A 2017 North American contact center benchmarking study by the SQM group reports an average FCR of 72%. Additionally, according to the same study the world-class FCR standard is at about 80%. Generally speaking, your goal should be to increase first contact resolution because research indicates that a low FCR negatively affects overall business performance and customer experience. We’ll take a closer look at how the FCR impacts the well-being of your business in the following paragraphs.
Why is first contact resolution so important?
First contact resolution is more than just a contact centre KPI as it has a direct impact on the overall success of your business. Even though metrics such as the Net Promoter Score or Customer Effort Score are very popular amongst customer service experts, your ability to systematically improve FCR rates will lead to:
Reduced operational costs
FCR directly impacts the amount of repeat contact requests from customers. Improved FRC rates translate to operational efficiency and reduction of costs associated with customer support.
Improved customer satisfaction
Customers are looking for hustle-free solution to their problems and high FCR rates mean exactly that. Solving customer issues according to their standards and in a timely manner will increase customer satisfaction with your company.
Improved employee satisfaction
Employee satisfaction is something that many companies tend to overlook. Improved FCR rates however will give you a better understanding of employee performance, training needs, quality of service. All these can help you assess the level of employee satisfaction and reward behaviours that drive FCR.
Improved customer experience
The customer experience encompasses very single interaction between the customer and your brand. For many of your customers, their customer service experience represents a moment in time where they have a “personal” interaction with your brand. A qualitative interaction will positively impact their perception of their experience with your organization and lead to increased customer experience.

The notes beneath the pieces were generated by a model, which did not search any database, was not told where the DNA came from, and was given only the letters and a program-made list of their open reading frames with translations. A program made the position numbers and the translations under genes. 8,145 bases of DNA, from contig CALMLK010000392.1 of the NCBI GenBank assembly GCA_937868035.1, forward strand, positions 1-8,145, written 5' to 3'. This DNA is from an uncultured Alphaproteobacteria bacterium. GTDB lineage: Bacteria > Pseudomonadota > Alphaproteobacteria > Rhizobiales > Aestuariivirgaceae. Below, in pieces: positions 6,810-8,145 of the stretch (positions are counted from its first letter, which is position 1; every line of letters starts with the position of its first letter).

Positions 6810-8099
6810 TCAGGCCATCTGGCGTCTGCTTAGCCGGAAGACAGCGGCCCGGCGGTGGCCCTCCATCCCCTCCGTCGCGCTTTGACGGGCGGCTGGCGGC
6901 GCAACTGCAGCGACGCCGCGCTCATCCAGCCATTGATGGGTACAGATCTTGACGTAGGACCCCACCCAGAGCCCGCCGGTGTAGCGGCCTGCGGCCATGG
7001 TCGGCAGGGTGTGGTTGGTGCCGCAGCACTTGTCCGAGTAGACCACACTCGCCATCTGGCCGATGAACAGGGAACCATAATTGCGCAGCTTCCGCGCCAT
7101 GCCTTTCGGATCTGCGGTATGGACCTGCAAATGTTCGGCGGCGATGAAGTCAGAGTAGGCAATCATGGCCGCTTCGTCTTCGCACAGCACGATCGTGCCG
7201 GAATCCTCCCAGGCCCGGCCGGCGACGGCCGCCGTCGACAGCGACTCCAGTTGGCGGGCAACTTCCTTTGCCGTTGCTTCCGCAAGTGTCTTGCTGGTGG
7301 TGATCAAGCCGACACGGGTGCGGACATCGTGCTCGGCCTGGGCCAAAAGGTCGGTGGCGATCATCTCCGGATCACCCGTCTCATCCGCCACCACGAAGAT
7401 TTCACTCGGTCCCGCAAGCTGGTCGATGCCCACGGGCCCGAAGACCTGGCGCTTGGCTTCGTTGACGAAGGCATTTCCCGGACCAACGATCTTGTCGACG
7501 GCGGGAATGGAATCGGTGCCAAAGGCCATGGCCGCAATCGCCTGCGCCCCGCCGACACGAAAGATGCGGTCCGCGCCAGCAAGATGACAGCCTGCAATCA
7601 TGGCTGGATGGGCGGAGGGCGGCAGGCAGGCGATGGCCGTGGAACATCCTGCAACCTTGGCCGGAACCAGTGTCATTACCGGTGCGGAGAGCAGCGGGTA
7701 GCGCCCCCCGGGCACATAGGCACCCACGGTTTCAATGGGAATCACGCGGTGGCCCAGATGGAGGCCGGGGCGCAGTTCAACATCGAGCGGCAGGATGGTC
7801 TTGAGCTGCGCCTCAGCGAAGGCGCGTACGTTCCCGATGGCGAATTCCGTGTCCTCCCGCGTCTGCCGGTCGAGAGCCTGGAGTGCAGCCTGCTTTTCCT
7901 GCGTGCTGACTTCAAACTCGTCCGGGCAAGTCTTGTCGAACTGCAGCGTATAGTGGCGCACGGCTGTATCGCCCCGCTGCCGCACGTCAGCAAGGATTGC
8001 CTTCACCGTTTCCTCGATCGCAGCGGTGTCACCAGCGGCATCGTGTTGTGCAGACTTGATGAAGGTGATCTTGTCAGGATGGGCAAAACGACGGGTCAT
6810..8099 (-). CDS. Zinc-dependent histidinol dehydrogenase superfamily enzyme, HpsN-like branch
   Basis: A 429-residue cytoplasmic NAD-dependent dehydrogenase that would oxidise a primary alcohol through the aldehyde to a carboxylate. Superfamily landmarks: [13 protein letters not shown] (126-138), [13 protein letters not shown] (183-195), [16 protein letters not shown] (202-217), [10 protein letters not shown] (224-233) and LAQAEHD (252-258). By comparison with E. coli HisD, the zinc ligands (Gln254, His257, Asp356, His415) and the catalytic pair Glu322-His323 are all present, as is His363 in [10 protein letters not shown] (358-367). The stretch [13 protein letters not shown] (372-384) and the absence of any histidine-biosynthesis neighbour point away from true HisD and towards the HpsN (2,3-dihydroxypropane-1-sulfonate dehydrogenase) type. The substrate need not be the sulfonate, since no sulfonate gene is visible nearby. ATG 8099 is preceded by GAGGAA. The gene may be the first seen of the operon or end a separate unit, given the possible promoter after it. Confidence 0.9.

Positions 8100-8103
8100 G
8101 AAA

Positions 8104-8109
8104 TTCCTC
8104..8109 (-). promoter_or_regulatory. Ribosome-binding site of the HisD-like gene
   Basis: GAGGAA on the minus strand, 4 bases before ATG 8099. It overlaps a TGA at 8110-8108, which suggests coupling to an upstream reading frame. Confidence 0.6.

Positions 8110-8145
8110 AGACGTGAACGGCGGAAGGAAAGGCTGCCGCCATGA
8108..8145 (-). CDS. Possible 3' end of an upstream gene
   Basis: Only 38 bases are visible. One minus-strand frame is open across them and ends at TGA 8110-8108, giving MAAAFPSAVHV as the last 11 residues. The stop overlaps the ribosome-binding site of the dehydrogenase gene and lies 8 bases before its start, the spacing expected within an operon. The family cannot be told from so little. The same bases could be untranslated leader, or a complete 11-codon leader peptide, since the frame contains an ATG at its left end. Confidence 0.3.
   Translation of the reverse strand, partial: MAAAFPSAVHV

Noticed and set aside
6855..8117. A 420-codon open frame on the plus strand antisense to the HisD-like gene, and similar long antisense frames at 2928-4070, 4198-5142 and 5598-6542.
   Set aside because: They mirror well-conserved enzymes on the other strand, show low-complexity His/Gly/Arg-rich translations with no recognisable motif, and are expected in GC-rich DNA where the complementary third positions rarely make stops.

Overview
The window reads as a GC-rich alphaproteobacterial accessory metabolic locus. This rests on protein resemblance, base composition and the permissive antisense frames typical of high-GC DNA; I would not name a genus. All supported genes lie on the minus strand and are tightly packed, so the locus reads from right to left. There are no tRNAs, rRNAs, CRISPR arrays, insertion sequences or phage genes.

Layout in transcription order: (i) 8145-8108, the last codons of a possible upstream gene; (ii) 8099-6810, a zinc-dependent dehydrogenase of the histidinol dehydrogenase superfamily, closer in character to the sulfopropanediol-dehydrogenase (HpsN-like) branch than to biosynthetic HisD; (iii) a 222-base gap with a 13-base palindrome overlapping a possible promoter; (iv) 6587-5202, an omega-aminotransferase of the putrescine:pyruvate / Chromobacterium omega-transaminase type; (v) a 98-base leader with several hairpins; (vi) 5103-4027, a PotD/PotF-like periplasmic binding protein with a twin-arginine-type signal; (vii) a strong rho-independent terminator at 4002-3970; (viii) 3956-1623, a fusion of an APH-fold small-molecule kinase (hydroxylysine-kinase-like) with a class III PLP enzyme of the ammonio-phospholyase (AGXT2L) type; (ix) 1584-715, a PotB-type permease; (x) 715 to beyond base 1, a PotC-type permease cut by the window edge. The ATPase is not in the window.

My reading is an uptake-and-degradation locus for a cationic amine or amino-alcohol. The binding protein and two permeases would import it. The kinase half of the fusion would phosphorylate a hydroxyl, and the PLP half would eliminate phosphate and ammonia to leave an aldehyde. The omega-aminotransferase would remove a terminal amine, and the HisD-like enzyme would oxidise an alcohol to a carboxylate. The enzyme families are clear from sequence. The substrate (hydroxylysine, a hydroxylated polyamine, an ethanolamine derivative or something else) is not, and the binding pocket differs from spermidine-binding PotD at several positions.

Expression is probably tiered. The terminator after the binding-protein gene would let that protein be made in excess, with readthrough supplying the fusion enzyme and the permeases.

Customer loyalty, upsell, and cross sell
A customer satisfied with their experience when contacting support is far less likely to jump ship for a competitor and much more likely to remain a loyal customer in the future. A positive first contact experience will also increase your chances for upsell or cross sell and increase customer revenues.
How do I improve my FCR?
Now that we have established the importance of FCR for the success of your business it only makes sense to explore ways in which to improve first contact resolution rates. Here are some of the most useful methods to help you continuously improve it:
Capitalize on technology
Use technology as a tool to enable your agents to resolve issues quickly and effectively. Integrations between different systems – for example your CRM and customer support software – will present your agents with relevant customer information that can help the assess the issue and better address it.
Empower your agents to be there for your customers utilizing trainings, reskilling, soft skill development etc. If you want to win the FCR battle, it is important to recognize the role of your staff in driving the customer experience.
Sometimes customer issues are extremely simple to solve. In fact, they might be so simple there is no need for an agent to get involved. Chatbots and artificial intelligence are great tools to help you with tacking simple issues and meet the customer’s service standards at the same time.
Self-service and content resources
These days, you have a variety of tools such as newsletters, instructional videos, blog posts, product guides, FAQs etc. that can help you deliver information that helps customers solve issues themselves. An investment in this area will significantly boost your FCR.
Customer profiles and customer journey
Take a closer look at your clientele to develop customer profiles and analyze the customer journey. It will be much easier to understand the needs of a customer that comes forth with a support request if you examine their profile and pinpoint at which stage of the customer journey they are.
Develop internal process that support FCR
While some customer problems are quite straight forward, others might demand much more effort to be solved. In those cases, the agent with whom the customer initiated the interaction might require support to successfully resolve the issue. It is up to you to develop an internal structure that expedites the process and is clear to everybody involved.